Leftist poll win has little to do with India, China: Experts

Published On: December 21, 2017 06:40 AM NPT By: Kosh Raj Koirala


KATHMANDU, Dec 21: As the leftist parties -- CPN-UML and CPN (Maoist Center) -- prepare to form a new government after their resounding victory in the recent parliamentary and provincial assembly polls, media reports speak of discomfort in India and 'cautious optimism' in China. 

Although the top leaders of UML and the Maoist Center have  tried to allay the concerns of the southern neighbor, a section of  media has even portrayed the victory of the left parties as a victory of one neighbor against the other. 

What then does the election of the leftist parties in Nepal exactly mean to India and China?

Experts in Nepal suggest not reading too much into things. They argue that the election of the UML and Maoist Center is a vote for stability as the country has had nine prime ministers in the last 10 years. 

Director of Kathmandu-based foreign policy think-tank Center for South Asian Studies (CSAS), Nishchal Nath Pandey said it is wrong to interpret the poll result in favor of one neighbor or against the other. “Nepalese people have voted in favor of stability. There is no reason to drag India and China into this purely internal affair of ours,” he argued.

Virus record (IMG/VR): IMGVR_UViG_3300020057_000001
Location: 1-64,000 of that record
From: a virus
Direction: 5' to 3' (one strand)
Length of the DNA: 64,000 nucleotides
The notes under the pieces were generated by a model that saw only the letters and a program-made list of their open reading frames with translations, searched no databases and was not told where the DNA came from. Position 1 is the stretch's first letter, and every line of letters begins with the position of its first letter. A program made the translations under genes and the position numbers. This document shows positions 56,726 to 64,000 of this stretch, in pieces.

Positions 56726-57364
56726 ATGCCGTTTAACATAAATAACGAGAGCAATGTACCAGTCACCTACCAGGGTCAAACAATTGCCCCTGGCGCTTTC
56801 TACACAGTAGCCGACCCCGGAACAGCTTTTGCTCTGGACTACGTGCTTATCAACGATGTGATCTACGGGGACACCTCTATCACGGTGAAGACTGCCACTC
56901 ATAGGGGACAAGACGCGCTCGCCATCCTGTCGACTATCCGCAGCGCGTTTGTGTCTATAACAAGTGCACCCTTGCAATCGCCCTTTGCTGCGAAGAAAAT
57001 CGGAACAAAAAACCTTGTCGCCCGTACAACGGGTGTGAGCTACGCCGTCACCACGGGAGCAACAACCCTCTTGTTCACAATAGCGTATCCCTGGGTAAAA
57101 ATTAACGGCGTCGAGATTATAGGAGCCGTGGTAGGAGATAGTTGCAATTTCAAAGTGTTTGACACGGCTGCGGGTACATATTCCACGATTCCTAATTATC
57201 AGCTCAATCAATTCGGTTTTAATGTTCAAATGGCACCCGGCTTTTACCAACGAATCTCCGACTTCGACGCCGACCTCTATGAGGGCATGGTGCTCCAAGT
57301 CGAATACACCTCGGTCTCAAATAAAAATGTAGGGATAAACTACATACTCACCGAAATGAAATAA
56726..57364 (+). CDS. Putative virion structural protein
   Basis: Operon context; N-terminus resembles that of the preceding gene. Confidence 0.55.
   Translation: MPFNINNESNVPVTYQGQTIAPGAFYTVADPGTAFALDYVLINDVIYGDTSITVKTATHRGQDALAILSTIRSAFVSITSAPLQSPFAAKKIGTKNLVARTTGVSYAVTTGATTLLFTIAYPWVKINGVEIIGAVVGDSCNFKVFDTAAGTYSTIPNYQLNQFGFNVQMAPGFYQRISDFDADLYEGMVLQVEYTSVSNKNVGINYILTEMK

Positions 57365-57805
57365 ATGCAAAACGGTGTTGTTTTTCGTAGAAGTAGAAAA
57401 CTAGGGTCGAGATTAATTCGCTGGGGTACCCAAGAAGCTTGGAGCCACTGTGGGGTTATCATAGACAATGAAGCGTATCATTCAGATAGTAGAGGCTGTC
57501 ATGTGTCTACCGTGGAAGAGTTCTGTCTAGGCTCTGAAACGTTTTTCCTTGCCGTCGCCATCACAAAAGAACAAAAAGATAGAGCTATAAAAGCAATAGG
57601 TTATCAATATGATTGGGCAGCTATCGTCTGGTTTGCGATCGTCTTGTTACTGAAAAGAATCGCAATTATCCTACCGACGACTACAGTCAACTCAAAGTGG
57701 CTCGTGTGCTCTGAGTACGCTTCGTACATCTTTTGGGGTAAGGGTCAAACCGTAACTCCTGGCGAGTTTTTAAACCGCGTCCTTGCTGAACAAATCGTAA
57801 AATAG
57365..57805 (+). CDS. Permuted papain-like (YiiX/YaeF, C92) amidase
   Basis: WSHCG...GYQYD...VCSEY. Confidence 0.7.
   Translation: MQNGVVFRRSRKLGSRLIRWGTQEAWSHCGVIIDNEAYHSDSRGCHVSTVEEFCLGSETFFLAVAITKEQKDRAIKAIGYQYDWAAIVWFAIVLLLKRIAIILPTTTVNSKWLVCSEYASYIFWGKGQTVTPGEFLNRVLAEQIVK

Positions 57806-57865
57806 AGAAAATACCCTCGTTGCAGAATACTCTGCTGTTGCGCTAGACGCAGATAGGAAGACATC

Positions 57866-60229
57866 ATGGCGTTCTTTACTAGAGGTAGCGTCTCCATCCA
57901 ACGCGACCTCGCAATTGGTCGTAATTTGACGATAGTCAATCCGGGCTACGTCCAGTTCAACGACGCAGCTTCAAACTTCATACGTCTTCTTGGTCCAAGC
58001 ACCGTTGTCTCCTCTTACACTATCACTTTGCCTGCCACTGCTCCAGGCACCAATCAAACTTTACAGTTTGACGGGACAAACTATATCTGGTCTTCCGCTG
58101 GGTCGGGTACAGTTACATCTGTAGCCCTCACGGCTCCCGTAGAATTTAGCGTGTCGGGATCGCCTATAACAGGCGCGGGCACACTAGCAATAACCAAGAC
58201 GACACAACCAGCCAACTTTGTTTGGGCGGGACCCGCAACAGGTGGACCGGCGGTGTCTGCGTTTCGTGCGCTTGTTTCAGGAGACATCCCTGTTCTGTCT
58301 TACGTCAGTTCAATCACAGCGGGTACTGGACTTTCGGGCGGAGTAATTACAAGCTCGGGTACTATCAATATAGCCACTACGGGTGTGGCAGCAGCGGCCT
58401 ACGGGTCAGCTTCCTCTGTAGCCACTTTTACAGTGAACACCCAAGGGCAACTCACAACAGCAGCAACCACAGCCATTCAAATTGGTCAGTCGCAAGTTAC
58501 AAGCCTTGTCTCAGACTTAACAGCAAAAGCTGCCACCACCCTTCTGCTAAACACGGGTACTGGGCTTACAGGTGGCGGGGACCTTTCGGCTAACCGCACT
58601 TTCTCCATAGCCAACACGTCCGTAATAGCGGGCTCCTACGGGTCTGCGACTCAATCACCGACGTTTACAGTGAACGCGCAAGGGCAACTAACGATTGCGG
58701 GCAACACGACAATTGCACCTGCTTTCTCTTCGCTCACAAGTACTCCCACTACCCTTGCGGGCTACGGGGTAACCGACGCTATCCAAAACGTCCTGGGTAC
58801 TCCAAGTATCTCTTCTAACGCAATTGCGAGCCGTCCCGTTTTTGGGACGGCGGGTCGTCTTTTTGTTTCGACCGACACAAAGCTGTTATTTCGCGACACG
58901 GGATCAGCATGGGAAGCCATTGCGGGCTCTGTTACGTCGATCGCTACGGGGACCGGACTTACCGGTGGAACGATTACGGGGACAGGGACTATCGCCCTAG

Experts believe that although a new government  of the UML and  Maoist Center may give priority to deepening Nepal's relations with China Kathmandu can ill afford to antagonize India. “The new government may give additional priority to deepening relations with the northern neighbor. But this will not mean any fundamental change or policy shift in relations with  our neighbors because of the geopolitical factor,” said security and geopolitical analyst Geja Sharma Wagle. 

Relations between Nepal and India reached the lowest level in decades after India  imposed an economic embargo against Nepal to pressure the then UML-led government to fulfill the demands of the Madhesi parties back in 2015. “Given the open border, defense relations, trade and transit and the deep socio-economic and cultural relations, I think both Nepal and India will try to improve their relations, putting aside their differences for the sake of their national interests,” Wagle further said.

Former Nepali ambassador Prof. Jayaraj Acharya said Indian leaders and analysts need to know that the Chinese themselves would not do anything in Nepal that will compromise their relations with India. “New Delhi, with a lot of important cards in  hand, can  be expected to deal properly with an  Oli-led government that represents a new reality in Nepalese politics. Both sides will have to ponder past mistakes that were detrimental to both India and Nepal,” he argued.


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